Oral Immunotherapy has been getting a lot of press of over the last couple weeks. In America, this controversial new therapy is the closest thing to a ‘cure’ on the market. Why is it controversial? It involves feeding your allergic child the allergen to build up their tolerance. There have been success stories but it is not without its risks. There are reactions and anaphylactic attacks for some under going this procedure. It seems that although it is being presented as a cure, it is as the name suggests, an immunotherapy. It is building up tolerance and these children will need to keep eating doses of the allergen every day for the rest of their lives to keep up their tolerance.
The comments following the articles provide an interesting balance to the articles. See particularly the comment left by Director of FARE in the Wall Street journal article, it highlights how all newspaper articles should be taken with a pinch of salt, because facts may be misrepresented.
**Please note, oral immunotherapy treatment should ONLY be performed in a hospital under the supervision of trained medical professionals with necessary emergency medicine immediately available.**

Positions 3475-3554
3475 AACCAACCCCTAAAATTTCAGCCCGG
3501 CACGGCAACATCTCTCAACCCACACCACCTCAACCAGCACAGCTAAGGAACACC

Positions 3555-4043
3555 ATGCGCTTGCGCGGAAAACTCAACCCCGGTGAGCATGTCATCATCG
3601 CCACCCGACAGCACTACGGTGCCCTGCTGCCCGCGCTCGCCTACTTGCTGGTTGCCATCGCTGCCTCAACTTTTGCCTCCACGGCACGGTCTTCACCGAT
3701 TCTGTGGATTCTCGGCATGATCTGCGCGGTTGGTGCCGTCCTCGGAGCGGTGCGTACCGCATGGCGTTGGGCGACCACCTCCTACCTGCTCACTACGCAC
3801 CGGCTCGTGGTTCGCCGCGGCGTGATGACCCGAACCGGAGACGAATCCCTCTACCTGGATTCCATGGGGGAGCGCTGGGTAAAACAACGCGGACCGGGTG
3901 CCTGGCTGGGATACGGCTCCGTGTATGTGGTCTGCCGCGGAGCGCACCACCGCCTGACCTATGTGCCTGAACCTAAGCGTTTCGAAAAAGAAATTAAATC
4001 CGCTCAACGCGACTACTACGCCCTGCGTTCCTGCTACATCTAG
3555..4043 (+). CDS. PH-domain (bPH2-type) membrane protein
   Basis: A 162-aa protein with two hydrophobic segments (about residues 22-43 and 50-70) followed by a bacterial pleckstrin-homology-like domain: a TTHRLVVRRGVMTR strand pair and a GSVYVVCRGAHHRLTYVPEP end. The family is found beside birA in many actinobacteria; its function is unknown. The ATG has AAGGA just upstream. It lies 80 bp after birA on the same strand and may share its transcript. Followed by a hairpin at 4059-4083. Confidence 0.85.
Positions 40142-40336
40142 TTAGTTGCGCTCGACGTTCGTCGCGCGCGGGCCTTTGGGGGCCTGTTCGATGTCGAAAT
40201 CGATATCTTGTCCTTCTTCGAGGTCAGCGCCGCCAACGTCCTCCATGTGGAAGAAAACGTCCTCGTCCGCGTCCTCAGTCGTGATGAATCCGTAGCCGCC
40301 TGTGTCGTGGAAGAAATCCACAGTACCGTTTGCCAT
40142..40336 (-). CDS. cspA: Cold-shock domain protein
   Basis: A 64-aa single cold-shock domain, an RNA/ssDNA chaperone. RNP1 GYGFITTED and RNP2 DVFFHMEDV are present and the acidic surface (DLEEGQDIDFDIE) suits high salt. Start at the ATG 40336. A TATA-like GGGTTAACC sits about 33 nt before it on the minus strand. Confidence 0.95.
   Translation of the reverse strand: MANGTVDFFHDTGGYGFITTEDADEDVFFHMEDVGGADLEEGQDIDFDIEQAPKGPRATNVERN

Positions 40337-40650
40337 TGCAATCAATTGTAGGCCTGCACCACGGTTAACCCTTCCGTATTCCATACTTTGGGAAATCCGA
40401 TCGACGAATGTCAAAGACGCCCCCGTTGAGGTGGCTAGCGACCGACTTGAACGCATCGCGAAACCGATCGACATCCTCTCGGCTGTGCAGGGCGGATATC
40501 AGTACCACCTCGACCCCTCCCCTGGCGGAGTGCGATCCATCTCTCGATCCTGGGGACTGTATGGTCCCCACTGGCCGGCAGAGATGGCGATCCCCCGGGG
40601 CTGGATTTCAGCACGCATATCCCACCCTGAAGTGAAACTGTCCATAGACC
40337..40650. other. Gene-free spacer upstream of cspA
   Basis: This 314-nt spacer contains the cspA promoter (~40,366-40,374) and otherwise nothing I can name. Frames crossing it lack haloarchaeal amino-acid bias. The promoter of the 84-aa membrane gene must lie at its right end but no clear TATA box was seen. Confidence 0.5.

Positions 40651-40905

Patients get increasing doses of peanuts until they no longer suffer allergic reactions.
By Sumathi Reddy for the Wall Street Journal
Oral Immunotherapy Can Reverse Children’s Food Allergies By 100 Percent; May Be Combined With Therapy A Study Reveals
By Diane Ting for the Parent Herald
More research is being done into what causes allergies and why it is more of a Western problem. Theories include environmental factors, not being introduced to the necessary bacteria as a child, the age children are weened and the foods they are weened with. Can we learn anything from our African neighbours? and what have the Australians found out?
By Oyebola Oyesola, Cornell University for AllAfrica.com
For 9 News Australia
Personal stories are an important part of the allergy and coeliac community. It is how we work together to learn and manage our allergies or our children’s allergies. So here are a few stories we found this week.
By Alice Bast, CEO of Beyond Celiac, for HuffPost Blog
Mum Shares Heartbreaking Warning About Kids’ Food Allergies After Son’s Near-Fatal Reaction To Peanuts
By Amy Packham for Huff Post Parents, UK
For the Echo News, Essex
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